By the same authors

Disability Representation in Opera

Research output: Chapter in Book/Report/Conference proceedingChapter

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Publication details

Title of host publicationVoices for Change in the Classical Music Profession
DateAccepted/In press - 7 Dec 2021
PublisherOxford: Oxford University Press
EditorsAnna Bull, Christina Scharff, Laudan Nooshin
Original languageEnglish

Abstract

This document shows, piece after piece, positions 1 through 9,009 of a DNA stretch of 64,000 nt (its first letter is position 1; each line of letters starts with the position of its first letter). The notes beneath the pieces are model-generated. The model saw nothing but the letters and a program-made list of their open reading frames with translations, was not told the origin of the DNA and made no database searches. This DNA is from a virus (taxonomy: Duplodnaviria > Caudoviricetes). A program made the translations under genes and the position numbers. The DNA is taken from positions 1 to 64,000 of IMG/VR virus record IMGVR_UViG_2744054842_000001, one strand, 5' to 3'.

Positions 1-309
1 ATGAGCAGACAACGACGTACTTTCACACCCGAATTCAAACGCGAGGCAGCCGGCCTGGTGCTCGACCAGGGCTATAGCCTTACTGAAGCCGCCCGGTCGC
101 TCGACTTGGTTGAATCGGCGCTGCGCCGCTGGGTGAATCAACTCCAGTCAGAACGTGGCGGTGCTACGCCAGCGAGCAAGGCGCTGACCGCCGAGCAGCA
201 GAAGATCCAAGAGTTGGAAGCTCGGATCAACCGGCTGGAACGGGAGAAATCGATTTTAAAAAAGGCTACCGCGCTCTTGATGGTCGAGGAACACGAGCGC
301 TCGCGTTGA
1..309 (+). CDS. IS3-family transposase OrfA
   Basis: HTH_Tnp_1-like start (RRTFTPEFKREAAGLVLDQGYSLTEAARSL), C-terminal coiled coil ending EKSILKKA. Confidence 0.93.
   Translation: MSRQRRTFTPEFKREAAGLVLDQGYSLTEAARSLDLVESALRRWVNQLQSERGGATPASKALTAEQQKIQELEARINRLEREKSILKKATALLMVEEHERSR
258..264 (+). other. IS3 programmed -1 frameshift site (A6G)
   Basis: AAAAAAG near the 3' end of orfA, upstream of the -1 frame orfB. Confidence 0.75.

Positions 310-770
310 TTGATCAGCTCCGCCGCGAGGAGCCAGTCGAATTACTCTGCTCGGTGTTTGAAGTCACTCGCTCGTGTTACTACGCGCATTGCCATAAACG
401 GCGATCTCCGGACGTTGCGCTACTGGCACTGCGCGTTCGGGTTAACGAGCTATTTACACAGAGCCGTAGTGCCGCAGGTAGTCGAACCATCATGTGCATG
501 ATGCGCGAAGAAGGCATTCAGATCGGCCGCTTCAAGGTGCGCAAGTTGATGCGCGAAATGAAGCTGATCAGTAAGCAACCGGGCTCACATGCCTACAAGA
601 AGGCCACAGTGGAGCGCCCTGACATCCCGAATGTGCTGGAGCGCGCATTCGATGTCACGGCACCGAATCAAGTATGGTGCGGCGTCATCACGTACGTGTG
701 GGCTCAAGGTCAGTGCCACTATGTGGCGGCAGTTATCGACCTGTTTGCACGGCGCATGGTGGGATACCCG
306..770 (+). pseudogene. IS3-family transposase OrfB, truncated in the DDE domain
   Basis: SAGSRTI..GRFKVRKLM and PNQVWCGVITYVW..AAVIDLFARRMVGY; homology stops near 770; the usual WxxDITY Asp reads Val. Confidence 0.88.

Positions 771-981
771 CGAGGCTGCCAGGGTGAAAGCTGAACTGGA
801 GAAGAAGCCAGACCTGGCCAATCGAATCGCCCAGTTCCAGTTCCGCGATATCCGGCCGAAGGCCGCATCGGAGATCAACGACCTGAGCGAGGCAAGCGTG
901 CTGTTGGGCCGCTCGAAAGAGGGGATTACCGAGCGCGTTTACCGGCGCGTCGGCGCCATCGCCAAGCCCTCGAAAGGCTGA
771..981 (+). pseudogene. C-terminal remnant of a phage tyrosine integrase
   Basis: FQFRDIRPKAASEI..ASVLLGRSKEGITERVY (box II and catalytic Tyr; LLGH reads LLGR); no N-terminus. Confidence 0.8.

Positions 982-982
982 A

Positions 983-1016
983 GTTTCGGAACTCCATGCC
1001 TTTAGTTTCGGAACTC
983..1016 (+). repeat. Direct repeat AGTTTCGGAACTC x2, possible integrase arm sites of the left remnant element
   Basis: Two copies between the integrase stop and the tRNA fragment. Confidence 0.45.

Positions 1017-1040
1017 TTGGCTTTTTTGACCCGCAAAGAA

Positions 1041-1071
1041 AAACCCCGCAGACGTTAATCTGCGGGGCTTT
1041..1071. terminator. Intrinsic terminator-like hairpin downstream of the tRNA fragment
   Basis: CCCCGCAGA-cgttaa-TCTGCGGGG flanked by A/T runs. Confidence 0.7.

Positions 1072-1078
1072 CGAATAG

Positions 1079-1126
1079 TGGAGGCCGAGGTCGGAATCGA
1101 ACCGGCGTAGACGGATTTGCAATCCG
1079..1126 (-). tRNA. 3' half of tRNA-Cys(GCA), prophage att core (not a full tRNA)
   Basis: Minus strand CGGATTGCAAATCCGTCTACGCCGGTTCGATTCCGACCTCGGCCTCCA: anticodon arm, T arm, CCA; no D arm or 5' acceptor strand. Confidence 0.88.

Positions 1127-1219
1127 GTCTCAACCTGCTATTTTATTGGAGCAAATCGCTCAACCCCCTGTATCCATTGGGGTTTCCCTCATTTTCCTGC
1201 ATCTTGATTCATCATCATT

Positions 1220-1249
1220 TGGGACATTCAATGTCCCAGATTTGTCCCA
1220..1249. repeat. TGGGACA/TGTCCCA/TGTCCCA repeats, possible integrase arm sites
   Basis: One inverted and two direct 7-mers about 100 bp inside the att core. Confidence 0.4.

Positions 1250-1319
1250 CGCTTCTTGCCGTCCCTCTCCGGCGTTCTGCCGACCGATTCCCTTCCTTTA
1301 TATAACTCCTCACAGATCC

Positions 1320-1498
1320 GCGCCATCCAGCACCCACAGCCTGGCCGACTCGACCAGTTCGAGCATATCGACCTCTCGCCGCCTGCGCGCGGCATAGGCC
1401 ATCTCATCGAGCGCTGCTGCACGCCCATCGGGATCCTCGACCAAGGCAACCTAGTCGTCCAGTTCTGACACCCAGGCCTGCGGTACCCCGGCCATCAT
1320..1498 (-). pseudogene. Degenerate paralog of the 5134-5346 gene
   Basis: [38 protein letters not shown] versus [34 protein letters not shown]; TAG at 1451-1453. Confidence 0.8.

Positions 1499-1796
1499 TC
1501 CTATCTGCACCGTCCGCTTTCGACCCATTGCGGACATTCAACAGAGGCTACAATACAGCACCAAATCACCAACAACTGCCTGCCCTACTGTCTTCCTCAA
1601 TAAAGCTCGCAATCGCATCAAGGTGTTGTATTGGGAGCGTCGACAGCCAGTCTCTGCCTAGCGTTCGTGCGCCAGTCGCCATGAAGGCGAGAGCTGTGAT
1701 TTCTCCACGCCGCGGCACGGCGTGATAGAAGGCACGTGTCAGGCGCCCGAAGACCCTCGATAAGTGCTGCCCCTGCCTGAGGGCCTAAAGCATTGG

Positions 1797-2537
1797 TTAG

Deadly diseases and unhealing wounds, visual impairments and deafness, lost limbs and spinal deformities: opera has long been an artform that depicts disability. Further to disability’s representation in librettos and scores, opera productions both on stage and on our screens provide a form of mediation between the cultural-historical origins of opera’s disability narratives and the politics and practice of “performing” disability amid contemporary debates about diversity, equity, and inclusion. In this way, opera provides a vantage point from which to explore key issues in music and disability studies: from inaccessible spaces and education programmes to demeaning, stereotypical roles and problematic performance practices. This chapter unpicks some of these issues by exploring the data gathered in the Musical Representations of Disability Database, and by highlighting operatic works and practices that interrogate and extend the creative possibilities of opera’s frequent engagement with disability.

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